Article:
Monday, May 09, 2005
The Good Ole Days
With the possible exception of which porn I watch, I'd say I'm a fairly particular human being.
It's not uncommon for people to cling to familiarity whenever it offers itself as a source of comfort and stability as a sconce against the rampaging chaos of sensory experience. It is the job of the intellect to mediate the wild mass of input data, to organize, to categorize, to identify--each person's own working within the limits of its ability--to impose order on the orderless, to make intelligible--even understandable--the random glut of happenings in the common course of human experience.
Around us we construct massive mnemonics to aid us in our fight against the madness outside of our own heads--square buildings assigned numbers along straight roads named after presidents or trees. The choices for naming and categorizing are severely and purposefully limited in order to ensure repetition, the cornerstone of familiarity and the basis of all habits of thought. The idea extends not only to labels but also to abstract ideas. Entire wings of academia are devoted purely to the organization of thoughts in search of recognizable symmetry, to find the peg that fits the whole, so we can sit back and smile and sigh, certain in the ludicrous idea that "history repeats itself".
Habits of thought, once established, demand constant reaffirmation to shore up a sense of permanence and surety that is not only false but utterly unsustainable because unrealizable.
When habits of thought are threatened, the result is reaction, the insistence on the preservation of one ordering or another, whether it truly ever actually existed or not.
The mildest form of this reaction is basic conservatism--politically or any other type, which all humans share in one form or another--which is normally based on the basic mistake of referring back to an idealized past that never, for lack of a better word, existed.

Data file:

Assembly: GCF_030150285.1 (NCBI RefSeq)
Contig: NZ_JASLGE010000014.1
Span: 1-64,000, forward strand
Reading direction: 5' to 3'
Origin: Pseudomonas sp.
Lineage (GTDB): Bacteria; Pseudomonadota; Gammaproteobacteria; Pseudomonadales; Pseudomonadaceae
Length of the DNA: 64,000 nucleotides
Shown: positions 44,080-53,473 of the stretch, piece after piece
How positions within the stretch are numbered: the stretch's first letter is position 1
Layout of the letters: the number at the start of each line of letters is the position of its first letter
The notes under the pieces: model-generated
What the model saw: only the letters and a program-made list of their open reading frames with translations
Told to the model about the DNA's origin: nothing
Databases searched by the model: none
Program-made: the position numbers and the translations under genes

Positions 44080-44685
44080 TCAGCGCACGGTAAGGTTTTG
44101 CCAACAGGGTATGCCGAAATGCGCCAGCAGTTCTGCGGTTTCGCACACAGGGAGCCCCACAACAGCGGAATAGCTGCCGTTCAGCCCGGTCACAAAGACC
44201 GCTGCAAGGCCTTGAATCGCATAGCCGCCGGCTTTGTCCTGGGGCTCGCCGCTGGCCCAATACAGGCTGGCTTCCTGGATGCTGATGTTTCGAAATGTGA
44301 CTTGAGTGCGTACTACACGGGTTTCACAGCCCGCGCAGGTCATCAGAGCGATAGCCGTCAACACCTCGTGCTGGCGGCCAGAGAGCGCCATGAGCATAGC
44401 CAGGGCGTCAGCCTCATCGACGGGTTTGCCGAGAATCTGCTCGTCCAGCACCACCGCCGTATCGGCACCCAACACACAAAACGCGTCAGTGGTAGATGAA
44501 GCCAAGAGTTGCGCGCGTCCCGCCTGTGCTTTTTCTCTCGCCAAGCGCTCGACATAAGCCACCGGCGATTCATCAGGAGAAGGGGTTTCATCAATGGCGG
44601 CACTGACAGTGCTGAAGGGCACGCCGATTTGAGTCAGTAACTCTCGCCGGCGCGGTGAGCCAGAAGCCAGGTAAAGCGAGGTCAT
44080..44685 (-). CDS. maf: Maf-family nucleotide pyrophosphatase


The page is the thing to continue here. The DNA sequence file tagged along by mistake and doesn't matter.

I don't want to get myself into trouble by drawing unwarranted parallels, but I'd be remiss if I failed to point out that the more extreme examples--where background habits of thought have been heightened to preeminence when all the rest had broken down--include racism and fascism.
On a personal level, such dogged inflexibility is often diagnosed by varying degrees as obsessive-compulsive disorder which leads to execessive tooth brushing or hand washing or blogging six times a week even when you have nothing to say but a bunch of pseudo-intellectual bullshit.
The trauma of change is what reaction seeks to avoid at all costs. Deviation is equated with deviancy, dissent with dissention and sedition, aberration with abhorrance. By these means people can equate liberals with treason (I refuse to link the book that does so) and an audience will exist that will buy it. The basic idea--again, emphasized and heightened when other basic assumptions either fail or are under real assault--is that to oppose the official line is to support those who seek to destroy it, where liberal can equal terrorist with no ground for consideration in between.
This is all slipshod, watered-down phenomenology, the basic gist of which is that change is bad and when perception is threaten, people react badly. This is why (in part) a person will occasionally shoot up their office after they get fired, unable to cope with the idea of not only financial instability, but losing the safety and structure of reporting to the same place 5 days per week. The weeks lose their structure, the days follow, shortly to be followed by minutes and seconds and the maelstrom comes crashing in. Everything loses its meaning, making extreme acts of nihilistic nullification possible.
Either that or their boss was just an asshole who really had it coming. Or maybe his head was kind of target-y shaped. It's hard to say.
This isn't meant to be a threat or anything, but all this is stuff they should have considered before they rearranged everything at the grocery store I go to. Sodas on the back wall when they used to be right in the middle just makes no fucking sense. People's mental furniture is not something you just mess with willy-nilly because you decide all of a sudden you're going to redecorate. Paint the walls, fine, but leave the goddamn hot dog buns where I can find them. I like hot dog buns, but they're not porn; I can't just pick them up wherever and be happy with them.
This post on the Narcissus Scale: 7.3